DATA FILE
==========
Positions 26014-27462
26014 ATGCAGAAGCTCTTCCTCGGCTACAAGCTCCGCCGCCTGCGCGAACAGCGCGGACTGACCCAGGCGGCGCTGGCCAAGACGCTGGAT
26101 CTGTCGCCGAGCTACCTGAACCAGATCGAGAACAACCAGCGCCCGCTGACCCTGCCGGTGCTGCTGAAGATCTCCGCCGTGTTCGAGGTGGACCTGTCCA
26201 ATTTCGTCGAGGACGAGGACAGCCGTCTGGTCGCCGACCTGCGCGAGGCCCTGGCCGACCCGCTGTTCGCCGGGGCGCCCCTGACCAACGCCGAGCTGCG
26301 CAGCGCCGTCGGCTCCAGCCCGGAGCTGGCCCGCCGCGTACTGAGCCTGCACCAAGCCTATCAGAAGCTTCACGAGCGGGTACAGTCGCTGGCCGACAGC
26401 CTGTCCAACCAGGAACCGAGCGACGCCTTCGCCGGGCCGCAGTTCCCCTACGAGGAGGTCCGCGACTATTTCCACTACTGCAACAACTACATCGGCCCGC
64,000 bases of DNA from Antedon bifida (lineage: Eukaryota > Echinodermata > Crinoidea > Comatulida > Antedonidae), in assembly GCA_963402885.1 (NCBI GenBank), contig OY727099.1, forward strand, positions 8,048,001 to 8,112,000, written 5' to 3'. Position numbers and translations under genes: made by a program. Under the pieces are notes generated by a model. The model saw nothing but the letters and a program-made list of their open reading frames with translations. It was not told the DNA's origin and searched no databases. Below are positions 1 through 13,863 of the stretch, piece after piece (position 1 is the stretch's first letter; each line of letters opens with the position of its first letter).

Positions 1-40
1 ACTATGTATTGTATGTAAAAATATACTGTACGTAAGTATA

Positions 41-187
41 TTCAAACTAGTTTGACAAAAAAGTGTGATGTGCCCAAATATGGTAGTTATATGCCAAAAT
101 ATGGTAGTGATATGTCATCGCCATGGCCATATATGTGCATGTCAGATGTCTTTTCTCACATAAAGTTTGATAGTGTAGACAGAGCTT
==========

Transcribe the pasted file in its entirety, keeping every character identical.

Positions 26014-27462
26014 ATGCAGAAGCTCTTCCTCGGCTACAAGCTCCGCCGCCTGCGCGAACAGCGCGGACTGACCCAGGCGGCGCTGGCCAAGACGCTGGAT
26101 CTGTCGCCGAGCTACCTGAACCAGATCGAGAACAACCAGCGCCCGCTGACCCTGCCGGTGCTGCTGAAGATCTCCGCCGTGTTCGAGGTGGACCTGTCCA
26201 ATTTCGTCGAGGACGAGGACAGCCGTCTGGTCGCCGACCTGCGCGAGGCCCTGGCCGACCCGCTGTTCGCCGGGGCGCCCCTGACCAACGCCGAGCTGCG
26301 CAGCGCCGTCGGCTCCAGCCCGGAGCTGGCCCGCCGCGTACTGAGCCTGCACCAAGCCTATCAGAAGCTTCACGAGCGGGTACAGTCGCTGGCCGACAGC
26401 CTGTCCAACCAGGAACCGAGCGACGCCTTCGCCGGGCCGCAGTTCCCCTACGAGGAGGTCCGCGACTATTTCCACTACTGCAACAACTACATCGGCCCGC
64,000 bases of DNA from Antedon bifida (lineage: Eukaryota > Echinodermata > Crinoidea > Comatulida > Antedonidae), in assembly GCA_963402885.1 (NCBI GenBank), contig OY727099.1, forward strand, positions 8,048,001 to 8,112,000, written 5' to 3'. Position numbers and translations under genes: made by a program. Under the pieces are notes generated by a model. The model saw nothing but the letters and a program-made list of their open reading frames with translations. It was not told the DNA's origin and searched no databases. Below are positions 1 through 13,863 of the stretch, piece after piece (position 1 is the stretch's first letter; each line of letters opens with the position of its first letter).

Positions 1-40
1 ACTATGTATTGTATGTAAAAATATACTGTACGTAAGTATA

Positions 41-187
41 TTCAAACTAGTTTGACAAAAAAGTGTGATGTGCCCAAATATGGTAGTTATATGCCAAAAT
101 ATGGTAGTGATATGTCATCGCCATGGCCATATATGTGCATGTCAGATGTCTTTTCTCACATAAAGTTTGATAGTGTAGACAGAGCTT